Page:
2017 - Fellow of the American Association for the Advancement of Science (AAAS)
The scientist’s investigation covers issues in Neuroscience, Retina, Retinal waves, Retinal ganglion and Retinal. Lateral geniculate nucleus, Biological neural network, Retinal ganglion cell, Cholinergic and Visual system are among the areas of Neuroscience where she concentrates her study. Marla B. Feller interconnects Rhythm, Neuron, Growth cone, Axon extension and Spinal cord in the investigation of issues within Retina.
She has included themes like Synapse, Long-term depression and Synaptic tagging in her Retinal waves study. The concepts of her Retinal ganglion study are interwoven with issues in Ganglion type nicotinic receptor, Nicotinic acetylcholine receptor, Inner plexiform layer, Superior colliculus and Cell biology. Her work in Retinal addresses subjects such as Thalamus, which are connected to disciplines such as Optic tectum, Sensory system and Neural activity.
Marla B. Feller focuses on Neuroscience, Retina, Retinal waves, Retinal and Retinal ganglion. Her research on Neuroscience often connects related topics like Glutamatergic. Her study in Retina is interdisciplinary in nature, drawing from both Inhibitory postsynaptic potential, Excitatory postsynaptic potential, Calcium imaging, Visual cortex and Gap junction.
Her studies in Retinal waves integrate themes in fields like Lateral geniculate nucleus, Retinal ganglion cell, Cholinergic and Neurotransmission. Marla B. Feller studied Retinal and Anatomy that intersect with Voltage clamp. The various areas that Marla B. Feller examines in her Retinal ganglion study include Superior colliculus and Cell biology.
Her main research concerns Neuroscience, Retina, Retinal, Retinal waves and Calcium imaging. Neuroscience is represented through her Biological neural network, Intrinsically photosensitive retinal ganglion cells, Neurotransmitter, Direction selective and Thalamus research. She combines subjects such as Inhibitory postsynaptic potential and Excitatory postsynaptic potential with her study of Retina.
Her Retinal research incorporates elements of Stimulus, Sensory system, Visual cortex and Ganglion. Her Retinal waves research includes elements of Glutamatergic and Anatomy. Her work in Calcium imaging tackles topics such as Retinal ganglion which are related to areas like Cell biology.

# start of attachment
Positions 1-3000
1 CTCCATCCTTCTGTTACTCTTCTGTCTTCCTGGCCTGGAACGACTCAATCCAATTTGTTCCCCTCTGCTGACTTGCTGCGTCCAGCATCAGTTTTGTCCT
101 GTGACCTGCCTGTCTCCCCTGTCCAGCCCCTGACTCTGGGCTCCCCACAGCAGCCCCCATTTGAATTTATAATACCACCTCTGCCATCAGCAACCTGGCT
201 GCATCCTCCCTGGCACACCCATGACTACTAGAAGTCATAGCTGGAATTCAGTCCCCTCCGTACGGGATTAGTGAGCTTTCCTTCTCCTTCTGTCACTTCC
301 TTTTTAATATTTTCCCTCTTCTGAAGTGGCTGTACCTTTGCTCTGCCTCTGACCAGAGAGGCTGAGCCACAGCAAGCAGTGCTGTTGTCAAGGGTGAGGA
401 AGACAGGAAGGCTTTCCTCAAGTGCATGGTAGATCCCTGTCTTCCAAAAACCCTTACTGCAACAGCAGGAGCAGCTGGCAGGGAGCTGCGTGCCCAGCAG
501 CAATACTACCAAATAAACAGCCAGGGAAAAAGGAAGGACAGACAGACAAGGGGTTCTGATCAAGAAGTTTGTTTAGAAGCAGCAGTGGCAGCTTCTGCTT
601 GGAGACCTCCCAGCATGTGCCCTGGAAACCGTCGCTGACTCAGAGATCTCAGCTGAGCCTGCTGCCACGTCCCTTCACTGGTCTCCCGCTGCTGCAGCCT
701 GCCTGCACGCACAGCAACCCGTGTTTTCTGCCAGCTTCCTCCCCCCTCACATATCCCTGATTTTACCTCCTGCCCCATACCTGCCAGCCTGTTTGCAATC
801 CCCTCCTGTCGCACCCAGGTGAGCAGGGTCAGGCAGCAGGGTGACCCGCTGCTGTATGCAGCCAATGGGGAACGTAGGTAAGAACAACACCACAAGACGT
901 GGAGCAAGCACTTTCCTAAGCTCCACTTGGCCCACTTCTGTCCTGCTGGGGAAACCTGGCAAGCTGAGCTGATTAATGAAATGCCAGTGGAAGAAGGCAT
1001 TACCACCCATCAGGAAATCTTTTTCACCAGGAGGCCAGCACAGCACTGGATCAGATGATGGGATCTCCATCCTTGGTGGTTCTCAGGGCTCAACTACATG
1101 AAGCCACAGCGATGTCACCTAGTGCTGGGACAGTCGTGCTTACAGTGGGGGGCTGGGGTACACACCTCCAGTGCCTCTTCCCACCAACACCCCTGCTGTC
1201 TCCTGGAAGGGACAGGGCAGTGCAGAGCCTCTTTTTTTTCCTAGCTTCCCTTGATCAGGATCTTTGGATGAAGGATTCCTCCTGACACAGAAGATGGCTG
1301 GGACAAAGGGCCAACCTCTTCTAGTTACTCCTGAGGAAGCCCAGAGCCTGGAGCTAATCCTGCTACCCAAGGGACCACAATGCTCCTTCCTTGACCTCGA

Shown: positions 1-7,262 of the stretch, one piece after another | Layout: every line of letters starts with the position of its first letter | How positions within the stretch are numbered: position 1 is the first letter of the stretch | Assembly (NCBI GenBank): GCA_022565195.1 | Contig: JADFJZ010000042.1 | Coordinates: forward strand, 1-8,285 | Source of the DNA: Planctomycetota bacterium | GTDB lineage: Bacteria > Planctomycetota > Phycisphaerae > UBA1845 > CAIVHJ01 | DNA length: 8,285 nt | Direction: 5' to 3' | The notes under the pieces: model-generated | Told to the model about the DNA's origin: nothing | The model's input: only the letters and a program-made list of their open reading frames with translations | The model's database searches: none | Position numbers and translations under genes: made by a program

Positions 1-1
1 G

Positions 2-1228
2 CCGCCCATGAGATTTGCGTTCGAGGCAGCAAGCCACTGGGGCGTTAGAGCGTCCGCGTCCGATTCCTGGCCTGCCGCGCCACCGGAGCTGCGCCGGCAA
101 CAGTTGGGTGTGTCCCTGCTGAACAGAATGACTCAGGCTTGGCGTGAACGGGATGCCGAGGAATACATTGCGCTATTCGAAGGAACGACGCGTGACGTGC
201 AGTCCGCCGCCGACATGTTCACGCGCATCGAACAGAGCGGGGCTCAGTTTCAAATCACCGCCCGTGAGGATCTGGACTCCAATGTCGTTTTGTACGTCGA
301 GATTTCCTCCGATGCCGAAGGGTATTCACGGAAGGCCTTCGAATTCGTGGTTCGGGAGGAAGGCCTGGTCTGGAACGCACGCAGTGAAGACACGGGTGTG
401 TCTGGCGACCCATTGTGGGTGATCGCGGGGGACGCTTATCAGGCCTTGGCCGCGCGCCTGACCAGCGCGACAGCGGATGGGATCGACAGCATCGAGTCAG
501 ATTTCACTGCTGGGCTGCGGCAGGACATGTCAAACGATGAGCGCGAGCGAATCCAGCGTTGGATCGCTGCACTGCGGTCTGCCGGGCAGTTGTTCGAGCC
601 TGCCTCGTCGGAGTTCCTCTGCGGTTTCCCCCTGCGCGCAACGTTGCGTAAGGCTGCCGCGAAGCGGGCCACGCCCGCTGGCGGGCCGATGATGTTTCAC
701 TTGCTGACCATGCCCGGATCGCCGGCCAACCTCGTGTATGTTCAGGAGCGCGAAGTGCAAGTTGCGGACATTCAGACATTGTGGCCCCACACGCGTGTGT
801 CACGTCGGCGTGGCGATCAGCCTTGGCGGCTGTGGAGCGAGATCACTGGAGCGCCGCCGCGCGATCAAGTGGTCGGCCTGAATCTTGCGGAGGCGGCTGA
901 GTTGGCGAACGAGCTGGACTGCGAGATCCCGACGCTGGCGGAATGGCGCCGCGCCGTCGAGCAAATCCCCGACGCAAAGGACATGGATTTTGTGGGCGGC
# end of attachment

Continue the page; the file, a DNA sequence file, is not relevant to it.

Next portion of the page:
Neuroscience, Retina, Retinal, Neurotransmitter and Retinal waves are her primary areas of study. Her Neuroscience research is multidisciplinary, relying on both Glutamate receptor and Calcium imaging. Her Glutamate receptor study incorporates themes from Receptive field, Anatomy, Excitatory postsynaptic potential, Amacrine cell and Visual system.
Her studies deal with areas such as Lobe and Models of neural computation as well as Retina. Marla B. Feller combines topics linked to Gap junction with her work on Retinal. Her research in Neurotransmitter intersects with topics in Cholinergic, Retinal ganglion cell, Glutamatergic and Neuron.
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Mechanisms underlying spontaneous patterned activity in developing neural circuits
Aaron G. Blankenship;Marla B. Feller.
Nature Reviews Neuroscience (2010)
Mechanisms Underlying Development of Visual Maps and Receptive Fields
Andrew D. Huberman;Marla B. Feller;Barbara Chapman.
Annual Review of Neuroscience (2008)
Requirement for cholinergic synaptic transmission in the propagation of spontaneous retinal waves.
Marla B. Feller;David P. Wellis;David Stellwagen;Frank S. Werblin.
Competition in Retinogeniculate Patterning Driven by Spontaneous Activity
Anna A. Penn;Patricio A. Riquelme;Marla B. Feller;Carla J. Shatz.
Spontaneous Correlated Activity in Developing Neural Circuits
Marla B. Feller.
Mice lacking specific nicotinic acetylcholine receptor subunits exhibit dramatically altered spontaneous activity patterns and reveal a limited role for retinal waves in forming ON and OFF circuits in the inner retina.
Anu Bansal;Joshua H. Singer;Bryan J. Hwang;Bryan J. Hwang;Wei Xu.
The Journal of Neuroscience (2000)
Retinotopic map refinement requires spontaneous retinal waves during a brief critical period of development.
Todd McLaughlin;Christine L. Torborg;Marla B. Feller;Dennis D.M. O'Leary.
Investigation of surface-induced alignment of liquid-crystal molecules by optical second-harmonic generation
M. B. Feller;W. Chen;Y. R. Shen.
Physical Review A (1991)
Genetic Identification of an On-Off Direction-Selective Retinal Ganglion Cell Subtype Reveals a Layer-Specific Subcortical Map of Posterior Motion
Andrew D. Huberman;Wei Wei;Justin Elstrott;Ben K. Stafford.
A Role for Correlated Spontaneous Activity in the Assembly of Neural Circuits
Lowry A. Kirkby;Georgeann S. Sack;Alana Firl;Marla B. Feller;Marla B. Feller.
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